Cloud computing provider Rackspace is teaming up with the National Aeronautics and Space Administration (NASA) to launch OpenStack, an open source cloud platform that it claims will better serve the growing cloud market than commercial open source companies or proprietary solutions.
We don't believe there is a real second alternative in the open source world today.
Chris Kemp, NASA CTO
The OpenStack project combines Rackspace's cloud storage technology with NASA's virtual server deployment and orchestration engine to make a single distribution that can be deployed anywhere from a single computer to an environment with hundreds of thousands of CPUs. There is no formal partnership between publically traded Rackspace and the civilian federal agency, but each has formidable (and apparently simpatico) cloud computing installations.
One thing Rackspace and NASA are clear on is the non-commercial nature of OpenStack.
"We are both in a very good position. We don't have the inherent conflict of interest some open source companies might have. What we're really trying to do is drive ubiquity and adoption. We aren't going to be in a position where we are holding back people because we want to charge them for it," said Jonathan Bryce, one of the creators of Mosso and a founder of the Rackspace Cloud service.
Rackspace said it had experienced growing pains in trying to make its internal cloud handle the flood of customers, many of whom were already Rackspace hosting customers wanting to switch to the cloud. Bryce said that NASA's own Nebula cloud project paralleled Rackspace's, even down to the problems they faced.
"We ran into the NASA guys about six weeks ago and they'd been through the same experience we had," Bryce said. Scalability and management headaches were the biggest issue.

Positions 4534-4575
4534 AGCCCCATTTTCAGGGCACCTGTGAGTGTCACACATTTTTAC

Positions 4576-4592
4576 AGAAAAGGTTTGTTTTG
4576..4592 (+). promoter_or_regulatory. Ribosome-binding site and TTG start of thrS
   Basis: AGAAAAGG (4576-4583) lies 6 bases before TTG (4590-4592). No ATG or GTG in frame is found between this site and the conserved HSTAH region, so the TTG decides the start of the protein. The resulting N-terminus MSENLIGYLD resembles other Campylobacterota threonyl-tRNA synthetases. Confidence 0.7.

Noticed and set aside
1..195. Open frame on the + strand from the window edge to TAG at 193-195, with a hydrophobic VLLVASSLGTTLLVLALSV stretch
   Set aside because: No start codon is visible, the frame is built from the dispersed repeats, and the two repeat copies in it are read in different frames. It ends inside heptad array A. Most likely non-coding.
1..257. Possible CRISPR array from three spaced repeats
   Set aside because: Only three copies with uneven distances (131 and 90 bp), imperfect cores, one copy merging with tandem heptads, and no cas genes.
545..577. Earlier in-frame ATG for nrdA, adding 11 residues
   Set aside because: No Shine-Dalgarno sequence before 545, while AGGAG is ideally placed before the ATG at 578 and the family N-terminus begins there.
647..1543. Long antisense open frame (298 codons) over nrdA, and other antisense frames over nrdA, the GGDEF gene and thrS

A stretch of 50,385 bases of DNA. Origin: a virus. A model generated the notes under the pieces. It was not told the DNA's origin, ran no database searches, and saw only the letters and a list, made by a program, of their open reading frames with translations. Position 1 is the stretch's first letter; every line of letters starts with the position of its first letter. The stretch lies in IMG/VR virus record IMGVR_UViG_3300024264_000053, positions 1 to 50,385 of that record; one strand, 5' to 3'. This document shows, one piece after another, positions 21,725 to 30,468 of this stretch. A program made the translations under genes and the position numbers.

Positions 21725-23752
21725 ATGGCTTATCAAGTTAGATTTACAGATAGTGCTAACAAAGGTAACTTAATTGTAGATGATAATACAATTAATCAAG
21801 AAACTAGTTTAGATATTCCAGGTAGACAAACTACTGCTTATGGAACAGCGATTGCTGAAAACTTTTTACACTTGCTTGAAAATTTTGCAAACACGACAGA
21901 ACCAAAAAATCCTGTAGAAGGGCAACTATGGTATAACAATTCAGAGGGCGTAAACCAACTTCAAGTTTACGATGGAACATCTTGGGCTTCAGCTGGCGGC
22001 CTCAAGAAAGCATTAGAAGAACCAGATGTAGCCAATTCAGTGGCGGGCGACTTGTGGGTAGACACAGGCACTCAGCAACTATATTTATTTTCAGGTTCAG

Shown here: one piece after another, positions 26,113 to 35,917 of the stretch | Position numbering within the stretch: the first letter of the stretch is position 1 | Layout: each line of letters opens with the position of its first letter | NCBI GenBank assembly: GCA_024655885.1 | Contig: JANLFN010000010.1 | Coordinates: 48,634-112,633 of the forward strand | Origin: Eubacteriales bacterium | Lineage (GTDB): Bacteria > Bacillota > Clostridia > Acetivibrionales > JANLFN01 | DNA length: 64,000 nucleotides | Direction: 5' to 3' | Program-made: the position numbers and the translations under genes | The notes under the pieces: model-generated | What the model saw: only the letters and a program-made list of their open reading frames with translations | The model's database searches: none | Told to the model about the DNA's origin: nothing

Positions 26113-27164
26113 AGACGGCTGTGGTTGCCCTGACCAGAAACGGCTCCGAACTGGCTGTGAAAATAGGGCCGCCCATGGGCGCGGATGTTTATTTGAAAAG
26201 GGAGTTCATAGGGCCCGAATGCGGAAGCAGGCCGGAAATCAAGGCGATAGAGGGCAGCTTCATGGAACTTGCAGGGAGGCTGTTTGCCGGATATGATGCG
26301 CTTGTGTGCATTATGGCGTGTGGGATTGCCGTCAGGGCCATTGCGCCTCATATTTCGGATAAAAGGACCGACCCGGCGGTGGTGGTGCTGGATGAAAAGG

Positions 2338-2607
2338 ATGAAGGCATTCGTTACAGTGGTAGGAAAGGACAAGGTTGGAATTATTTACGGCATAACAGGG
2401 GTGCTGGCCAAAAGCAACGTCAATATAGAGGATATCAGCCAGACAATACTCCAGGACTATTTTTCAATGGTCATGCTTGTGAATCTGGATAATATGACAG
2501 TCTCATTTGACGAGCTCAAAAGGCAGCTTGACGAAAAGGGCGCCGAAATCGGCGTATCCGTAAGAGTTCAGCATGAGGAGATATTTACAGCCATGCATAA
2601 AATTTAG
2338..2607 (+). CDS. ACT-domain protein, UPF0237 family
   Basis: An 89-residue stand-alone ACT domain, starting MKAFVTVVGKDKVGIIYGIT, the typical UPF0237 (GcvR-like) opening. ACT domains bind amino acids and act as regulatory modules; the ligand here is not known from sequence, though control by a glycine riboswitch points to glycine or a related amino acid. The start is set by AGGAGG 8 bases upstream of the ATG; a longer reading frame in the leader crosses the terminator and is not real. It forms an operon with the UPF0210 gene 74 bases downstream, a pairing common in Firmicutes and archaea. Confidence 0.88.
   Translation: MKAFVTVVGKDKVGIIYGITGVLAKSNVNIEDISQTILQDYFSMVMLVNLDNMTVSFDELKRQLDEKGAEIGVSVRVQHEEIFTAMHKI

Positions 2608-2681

Solving scalability in the cloud
Both said the issue with most of the cloud platform software out there was that it was usually architected around a central master component, like a database server, that orchestrated and controlled how virtual servers where used on a cluster of servers. On a relatively small scale, these could mimic the operation of a large cloud environment, like Amazon Web Services (AWS), but that didn't translate to tens and hundreds of thousands of nodes.
"We saw there was a focus on functionality, but they didn't meet our needs on a scale front," Bryce said of existing open source cloud and automation technologies.
He said NASA's answer was to distribute the control components more explicitly and make pools of semi-autonomous environments governed by "cluster controllers," loosely coupled by message queuing and linked to "public API servers" that handled incoming requests.
The project documentation compares this control system to the domain name system (DNS) server that governs how Internet traffic is routed. The whole thing, known as the Nova fabric controller, is now in developer preview and will be fully open sourced under the Apache license in the fall.
Why NASA went open source
NASA CTO Chris Kemp said the impetus for releasing Nova as an open source project was that there were no good open source alternatives for researchers or those with heavy-duty functional computing needs. Kemp said NASA found the open source technologies available at the start to be limited.
"We were using Eucalyptus at first," said Kemp, but they began to have issues with scaling the software to really large numbers of nodes without suffering performance problems. Kemp said another issue he faced was strict standards for federal computing that dictated he be able to account for physical location and usage of resources; those, too, were lacking or immature in open source projects or too closely aligned to enterprise, not scientific, computing needs.
"We don't believe there is a real second alternative in the open source world today," he said.
Kemp said that just as Rackspace found his work on the compute side valuable, NASA found what it was looking for in cloud storage in Rackspace's Object Storage technology, which will also be released to the public domain in the fall.
"We have billions of objects, we have exabytes of data out there, and we needed something really different from [standard storage virtualization]," he said.
Kemp is also firm on the need for a cloud computing platform that doesn't have a commercially driven goal. He said that both Rackspace and NASA were sharing the technology because it was incidental to each organization's main goals but valuable to each to empower users.
NASA pursues space research; Rackspace sells commodity servers. Spreading the cloud around doesn't cost them anything, but it might bring them customers and developers looking for a truly non-commercial option.
One thing is certain, said Kemp: "Neither one of us want to be in the cloud software market."
Carl Brooks is the Technology Writer for SearchCloudComputing.com. Contact him at firstname.lastname@example.org.
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